Catching up.

Many, MANY thanks for all the well wishes.  I am finally feeling normal again, thank GOD.  This episode was particularly bad.  Normally the dizziness lasts about a week, this time it was more like 10-11 days.  Being me (read DAMN STUBBORN) I basically try to do everything I normally would.  Which – being home most of the time – is usually o-kay.  I can rest between laundry, kids, pets, chores, etc.  When the spins get overwhelming, I lay down.  But Thanksgiving on spin cycle…?  What a trip.  I spent the day in the kitchen, of course.  WELL – It was that or… what?  Try finding a low sodium holiday meal anywhere on a NORMAL day, let alone one when everything is closed.  SO I PERSEVERED.  Being (as I mentioned) stubborn as hell – as well as halfway insane, it didn’t much matter how sh*tty I felt.  I was going to conquer Thanksgiving or die trying.  The results were divine.  I tried several new recipes this year, including a low sodium cornbread stuffing, baked squash & apples, and whipped sweet potatoes.  Which, if I get my act together, I’ll post on my other DAILY DISH.  Stop laughing.

SO. Before the pity fest, I’d been discussing our latest home improvement project.  Re-tiling the upstairs bath.   Here’s the before shot.

And the AFTER.

John & I delved headlong into the wonder that is TILE and within a week had completed the job.  For ease we stuck to the same mosaics we’d used in the downstairs bath.  Mostly b/c we couldn’t find ANY large black & white tiles that didn’t cost $6 each.  Regardless. we both love the mosaic and I think it lends a nice uniformity to the house.  I am giving us an A+.

We spent a lot of time this & last weekend working on projects – despite (or more like IN SPITE OF) the spins.  [Between you & me, I am SO freaking Angry at having this damn disease, I get maudlin, I cry, I sulk, I weep, and then I end up redoubling my efforts TO DO WHATEVER I WANT TO.  Which is not easy when you’re about to fall down, BUT I’D RATHER DIE TRYING]  SO.  Last weekend we lined our chimney (YES, BY OURSELVES).  Here is my husband up inside the bricks.

My contribution was more minimal to say the least.  I was not allowed on the roof (thank GOD) so I spent most of that day helping assemble the chimney liner.  No small task if you’ve ever done one.  It first entails unfurling this huge metal snake from its (shipped) coiled form.  In our case (b/c of the massive size of the flue) 8″ x 35 ft of the most unruliest, unwieldiest metal EVER.  It took FOREVER.  You have to treat this liner w/ kid gloves so it doesn’t break.  Which, oh by the way, happened the first time.  Thankfully Chimney Liner Depot is the BEST COMPANY EVER and sent us a free replacement literally w/in days.  WE LOVE YOU, CHIMNEY LINER DEPOT!   So after the thing is straightened, you have to insulate it.  Using insulation, spray glue and tape.  FUN!  Then you have to sheath it in wire mesh.  Then wrap more wire round that.  All the while being careful not to handle the RAZOR SHARP ENDS which will surely sever your flesh from bone.  The end result?  GORGEOUS.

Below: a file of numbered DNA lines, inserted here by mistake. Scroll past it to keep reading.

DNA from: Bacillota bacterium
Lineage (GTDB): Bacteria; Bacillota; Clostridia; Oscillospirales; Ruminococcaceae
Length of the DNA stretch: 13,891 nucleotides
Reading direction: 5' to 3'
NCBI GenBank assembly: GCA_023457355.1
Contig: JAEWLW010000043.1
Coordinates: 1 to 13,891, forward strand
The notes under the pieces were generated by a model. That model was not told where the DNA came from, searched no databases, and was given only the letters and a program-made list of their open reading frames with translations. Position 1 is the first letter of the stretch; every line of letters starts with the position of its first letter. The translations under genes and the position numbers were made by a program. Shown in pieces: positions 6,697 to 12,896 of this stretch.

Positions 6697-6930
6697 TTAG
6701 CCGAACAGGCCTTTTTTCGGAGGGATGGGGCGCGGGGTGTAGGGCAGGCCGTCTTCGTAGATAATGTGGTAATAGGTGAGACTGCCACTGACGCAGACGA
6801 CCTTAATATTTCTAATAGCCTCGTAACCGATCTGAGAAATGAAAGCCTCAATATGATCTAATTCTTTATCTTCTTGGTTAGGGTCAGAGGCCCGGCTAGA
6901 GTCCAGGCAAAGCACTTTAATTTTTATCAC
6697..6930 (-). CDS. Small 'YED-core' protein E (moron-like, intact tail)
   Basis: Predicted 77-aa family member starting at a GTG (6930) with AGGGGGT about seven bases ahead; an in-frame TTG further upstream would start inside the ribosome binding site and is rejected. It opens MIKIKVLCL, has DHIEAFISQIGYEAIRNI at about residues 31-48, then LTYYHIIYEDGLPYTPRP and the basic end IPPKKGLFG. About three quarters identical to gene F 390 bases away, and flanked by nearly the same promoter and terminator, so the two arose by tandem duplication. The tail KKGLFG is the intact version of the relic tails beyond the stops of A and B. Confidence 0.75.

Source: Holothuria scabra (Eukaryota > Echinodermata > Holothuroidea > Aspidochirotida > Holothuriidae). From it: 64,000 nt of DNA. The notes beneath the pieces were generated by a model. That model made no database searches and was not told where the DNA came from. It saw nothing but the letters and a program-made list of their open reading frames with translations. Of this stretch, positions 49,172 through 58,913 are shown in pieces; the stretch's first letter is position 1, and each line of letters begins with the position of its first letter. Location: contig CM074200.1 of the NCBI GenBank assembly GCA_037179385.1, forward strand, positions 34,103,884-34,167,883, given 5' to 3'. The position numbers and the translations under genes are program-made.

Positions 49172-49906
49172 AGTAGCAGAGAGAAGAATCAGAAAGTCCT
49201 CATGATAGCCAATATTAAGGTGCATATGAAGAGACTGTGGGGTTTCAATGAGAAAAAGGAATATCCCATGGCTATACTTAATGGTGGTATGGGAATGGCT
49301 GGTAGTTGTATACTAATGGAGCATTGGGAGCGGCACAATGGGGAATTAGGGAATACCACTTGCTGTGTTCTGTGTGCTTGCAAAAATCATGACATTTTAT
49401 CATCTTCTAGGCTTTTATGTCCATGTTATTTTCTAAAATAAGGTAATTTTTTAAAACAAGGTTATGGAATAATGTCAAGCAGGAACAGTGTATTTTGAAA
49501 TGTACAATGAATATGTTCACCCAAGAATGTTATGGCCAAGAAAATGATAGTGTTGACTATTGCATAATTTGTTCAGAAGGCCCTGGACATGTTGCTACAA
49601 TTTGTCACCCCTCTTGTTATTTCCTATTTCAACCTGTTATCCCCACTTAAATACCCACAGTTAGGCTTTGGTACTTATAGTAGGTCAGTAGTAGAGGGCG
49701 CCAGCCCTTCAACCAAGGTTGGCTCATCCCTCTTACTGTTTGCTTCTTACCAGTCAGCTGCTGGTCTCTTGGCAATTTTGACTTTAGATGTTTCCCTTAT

After all that, which would likely do in lesser men, we had to rig a rope through the liner so we would be able to install it.  We decided in my spinny condition, it would be easier to lift the liner UP the chimney, rather than risk one of us falling off the roof whilst attempting to haul it up there and subsequently drop it down the flue.  See, we are smart.  SO, my husband tied fishing line to our dog’s kong ball, rolled it though the liner, then reattched the rope to the fishing line & gingerly pulled it through.  Genius!  We then had to shimmy the thing across the yard to the front door.  B/c remember, IN-STALL-ATION.  BTW.  Did I mention my husband is a superhero?  While I was holding onto walls, recovering from the liner assembly, he was sawing apart that steel damper plate in the hearth, getting everything ready.  Then he got up on the roof and HEAVED, while I hoed at the bottom, together managing to SHOVE THAT SUCKER RIGHT ON UP.  YAHHOOOOOOOOOOO!!